Questioning and defending freedom of religion

A new book by University of Chicago Law School professor Brian Leiter entitled Why Tolerate Religion? questions the practice of establishing religious liberty as a right:

For example, he says a boy might be permitted to carry a dagger to school as part of his Sikh religion, but the same dagger would not be allowed if it were part of a family tradition.

Cover of Why Tolerate Religion? by Brian Leiter.

Cover of Why Tolerate Religion? by Brian Leiter.

Without having read Brian Leiter’s book (see a review by Robert Merrihew Adams here), it would be unfair to evaluate his assertions, however in the example above, “might be permitted” is the key phrase. It is not always the case that a Sikh student who has been initiated as a Khalsa Sikh would be allowed to carry a kirpan at school, and often when this exemption is made, it involves significant compromise. It is also debatable whether the freedom to practice religion is as problematic or as out-of-place in contemporary society as he may be suggesting. Certainly, members of various religions are not granted carte blanche to practice their faiths in every scenario or circumstance.

Notwithstanding the above, it appears that Brian Leiter is raising interesting and provocative questions about why religion-based objections are granted legitimacy over non-religious ones, particularly, as he suggests, in the “West”. Perhaps where the debate may lay is in what we define as “religion”.

Coincidentally, a serendipitous rebuttal may be found in a recent unrelated event hosted by Oklahoma University, in which Rajdeep Singh discussed the pursuit of religious liberty in his work as the Director of Law and Policy with the Sikh Coalition:

“There are places in this country where it could potentially be illegal to be a Sikh, Muslim or Jew, and as an American, that’s disheartening.”

I would imagine that it would be interesting to put these two men in a room and listen to their conversation about religious freedom in America.


  1. I mentioned in another post that the vast majority of Sikh communities reside in “may-issue” states which make it difficult to lawfully carry firearms for defense of self, others and property, especially those who are not US citizens. California is one of them and so are New Jersey, New York, Connecticut, Massachusetts, Rhode Island, Delaware and Maryland. This sort of public policy extends to sharp objects as well. in the 1950’s, adolescent males in nearly all USA states carried pocket knives and high schools had marksmanship classes. It was a different world then as I have been told.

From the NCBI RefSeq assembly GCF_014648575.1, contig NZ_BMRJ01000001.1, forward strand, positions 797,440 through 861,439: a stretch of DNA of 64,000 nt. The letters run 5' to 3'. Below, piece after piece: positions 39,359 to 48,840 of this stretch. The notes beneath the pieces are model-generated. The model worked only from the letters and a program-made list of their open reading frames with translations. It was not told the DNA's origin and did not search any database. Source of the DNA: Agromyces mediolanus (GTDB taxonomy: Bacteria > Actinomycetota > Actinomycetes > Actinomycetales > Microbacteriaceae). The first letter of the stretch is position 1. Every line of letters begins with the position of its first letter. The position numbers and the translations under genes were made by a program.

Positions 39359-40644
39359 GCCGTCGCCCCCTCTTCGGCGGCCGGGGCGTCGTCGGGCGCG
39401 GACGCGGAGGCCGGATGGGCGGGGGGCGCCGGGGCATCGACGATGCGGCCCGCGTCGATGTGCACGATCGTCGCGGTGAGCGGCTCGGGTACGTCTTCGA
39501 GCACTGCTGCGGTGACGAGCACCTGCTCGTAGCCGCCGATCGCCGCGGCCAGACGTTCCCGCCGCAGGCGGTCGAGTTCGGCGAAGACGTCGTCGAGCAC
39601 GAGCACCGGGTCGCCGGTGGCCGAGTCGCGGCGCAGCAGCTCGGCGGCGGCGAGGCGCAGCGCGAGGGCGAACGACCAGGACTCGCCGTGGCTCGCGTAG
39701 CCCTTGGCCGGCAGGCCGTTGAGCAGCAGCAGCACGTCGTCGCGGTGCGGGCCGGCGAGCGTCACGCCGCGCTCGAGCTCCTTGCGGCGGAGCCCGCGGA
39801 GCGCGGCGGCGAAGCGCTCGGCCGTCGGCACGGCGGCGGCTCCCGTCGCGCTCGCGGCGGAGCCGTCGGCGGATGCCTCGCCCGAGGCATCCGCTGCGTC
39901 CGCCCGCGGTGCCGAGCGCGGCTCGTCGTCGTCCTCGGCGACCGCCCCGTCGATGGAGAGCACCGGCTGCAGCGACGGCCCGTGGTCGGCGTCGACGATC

The SCOTUS boxed itself in with a number of rulings from Everson v. Ewing Board of Education to Engel v. Vitale. Precedent has been established that no special treatment for a particular religion is to be permitted. Particularly in my state of New Jersey, public policy says in so many words that “everyone is a criminal and everything is a weapon”. A kirpan as properly constructed according to relevant traditions is a weapon, plain and simple. AFAIK, if it were effective as a weapon, it would not fulfill its role. I don’t even think that blade length exemptions apply in New Jersey. Changing state law to allow kirpans would eventually be struck down at the federal level based on current case law. I personally have what could be considered a “Miri-Piri” view of the first two Constitutional amendments (i.e. inseparable in that the Second protects the First and the First makes the Second worthwhile–enshrined right of self-defense for matters of life and conscience).

    As a descendant of a targeted people, I have been made sensitive to the issue of religious and other forms of identity liberty.


Fill in your details below or click an icon to log in: Logo

You are commenting using your account. Log Out /  Change )

Twitter picture

You are commenting using your Twitter account. Log Out /  Change )

Facebook photo

You are commenting using your Facebook account. Log Out /  Change )

Connecting to %s

%d bloggers like this: